How do you avoid duplicates?
Over the past year I’ve spoken with researchers and heard many different strategies and approaches to avoiding dupes. This topic can often piggyback off of the “How do you approach a target” discussion, but I’m interested in hearing about anything specific or special that you do to avoid the dreaded duplicate.
Some quick things I’ve heard from folks:
- Avoid the “low-hanging” fruit, stuff people are most likely to find and go after
- If you have a feel for where other researchers have looked, look elsewhere. Or try to build off of something someone else has found in the past.
- Go after Bounties that may be overlooked by other researchers lately
- Hit a target that was recently updated (new software updates, features, etc)
What else would you add?
Here are some additional tactics that we shared back in 2013 in @caseyjohnellis’s blog post “Three ways to avoid duplicates in bug bounty programs”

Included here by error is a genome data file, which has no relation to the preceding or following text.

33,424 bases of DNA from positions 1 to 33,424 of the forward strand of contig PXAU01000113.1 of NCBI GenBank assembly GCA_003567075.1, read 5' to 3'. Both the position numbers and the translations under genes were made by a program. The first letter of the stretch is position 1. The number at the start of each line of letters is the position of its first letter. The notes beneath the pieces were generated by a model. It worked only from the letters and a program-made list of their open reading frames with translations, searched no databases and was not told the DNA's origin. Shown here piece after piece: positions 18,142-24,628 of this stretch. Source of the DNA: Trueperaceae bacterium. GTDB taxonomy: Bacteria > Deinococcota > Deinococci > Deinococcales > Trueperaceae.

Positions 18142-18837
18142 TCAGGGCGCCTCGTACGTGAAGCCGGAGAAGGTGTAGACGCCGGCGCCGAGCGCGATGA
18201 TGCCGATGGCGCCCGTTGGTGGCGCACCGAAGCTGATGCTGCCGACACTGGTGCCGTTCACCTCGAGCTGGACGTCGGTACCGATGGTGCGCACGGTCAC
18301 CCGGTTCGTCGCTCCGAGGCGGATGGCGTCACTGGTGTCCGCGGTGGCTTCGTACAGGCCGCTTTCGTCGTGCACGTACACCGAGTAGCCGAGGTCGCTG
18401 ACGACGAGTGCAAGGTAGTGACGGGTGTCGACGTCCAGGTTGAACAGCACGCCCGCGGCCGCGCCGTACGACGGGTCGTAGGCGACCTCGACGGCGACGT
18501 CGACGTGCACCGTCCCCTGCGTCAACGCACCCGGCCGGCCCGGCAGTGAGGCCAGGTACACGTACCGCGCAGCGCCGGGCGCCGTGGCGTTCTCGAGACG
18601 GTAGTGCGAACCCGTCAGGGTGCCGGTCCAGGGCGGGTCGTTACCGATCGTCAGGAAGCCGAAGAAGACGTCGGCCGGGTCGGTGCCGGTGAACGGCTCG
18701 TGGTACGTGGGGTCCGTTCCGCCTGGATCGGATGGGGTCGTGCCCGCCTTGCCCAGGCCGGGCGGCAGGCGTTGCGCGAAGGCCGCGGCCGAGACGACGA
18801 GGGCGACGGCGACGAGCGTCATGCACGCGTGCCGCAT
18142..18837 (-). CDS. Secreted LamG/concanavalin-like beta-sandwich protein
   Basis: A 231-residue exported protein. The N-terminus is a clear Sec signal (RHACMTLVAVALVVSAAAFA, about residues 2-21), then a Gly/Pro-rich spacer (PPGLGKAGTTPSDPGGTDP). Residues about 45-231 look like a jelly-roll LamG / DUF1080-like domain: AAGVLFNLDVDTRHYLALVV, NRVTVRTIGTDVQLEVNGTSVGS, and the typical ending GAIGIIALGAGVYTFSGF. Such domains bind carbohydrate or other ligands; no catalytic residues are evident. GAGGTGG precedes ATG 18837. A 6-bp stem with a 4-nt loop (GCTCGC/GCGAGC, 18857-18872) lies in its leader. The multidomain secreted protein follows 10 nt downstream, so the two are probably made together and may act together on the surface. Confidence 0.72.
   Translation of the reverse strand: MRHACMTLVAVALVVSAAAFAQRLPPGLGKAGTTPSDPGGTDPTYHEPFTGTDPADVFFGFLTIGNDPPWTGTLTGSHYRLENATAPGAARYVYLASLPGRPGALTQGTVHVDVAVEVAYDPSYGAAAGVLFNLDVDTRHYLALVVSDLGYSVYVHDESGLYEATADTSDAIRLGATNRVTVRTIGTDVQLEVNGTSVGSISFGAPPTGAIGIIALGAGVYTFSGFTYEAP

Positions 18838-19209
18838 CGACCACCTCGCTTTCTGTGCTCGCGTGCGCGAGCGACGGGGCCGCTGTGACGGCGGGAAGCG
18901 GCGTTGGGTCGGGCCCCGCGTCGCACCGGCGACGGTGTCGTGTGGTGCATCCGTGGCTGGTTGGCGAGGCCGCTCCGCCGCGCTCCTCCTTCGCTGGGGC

Duplicates are a necessary aspect of bug bounty programs, but they can be a bit of a bummer… Here are some tips on how to avoid dupes which apply to all bounty programs, both Bugcrowd and those out in the wild:
- Be the first to find the “easy to test for and easy to find” issues (e.g. XSS in an input on the Contact Us page of a web app). This requires planning to be around for the kickoff. Bugcrowd will usually send notifications ahead of time so that you can prepare if you want to.
- Go after the “easy to test but difficult to find” issues (e.g. XSS in a really obscure part of the applciation, or on another in-scope system which is hard to find). The more obscure the location the better. The goal here is to look in places the other ninjas probably haven’t looked yet. Bugs like these often come as result of HTML source review for clues which point to unlinked pages.
Think like a bad guy (e.g. finding an unlinked page that renders tweets for a logged in user, use Twitter to pipe exploit code to POC an XSS, use the XSS to steal the user’s session cookie). This is a different approach to testing… Instead of asking “is this field vulnerable to XYZ bug” for all applicable inputs, think about where you are, what the best objective is (e.g. super-admin with admin portal access), what the controls are between you and that objective, and how best to bypass them.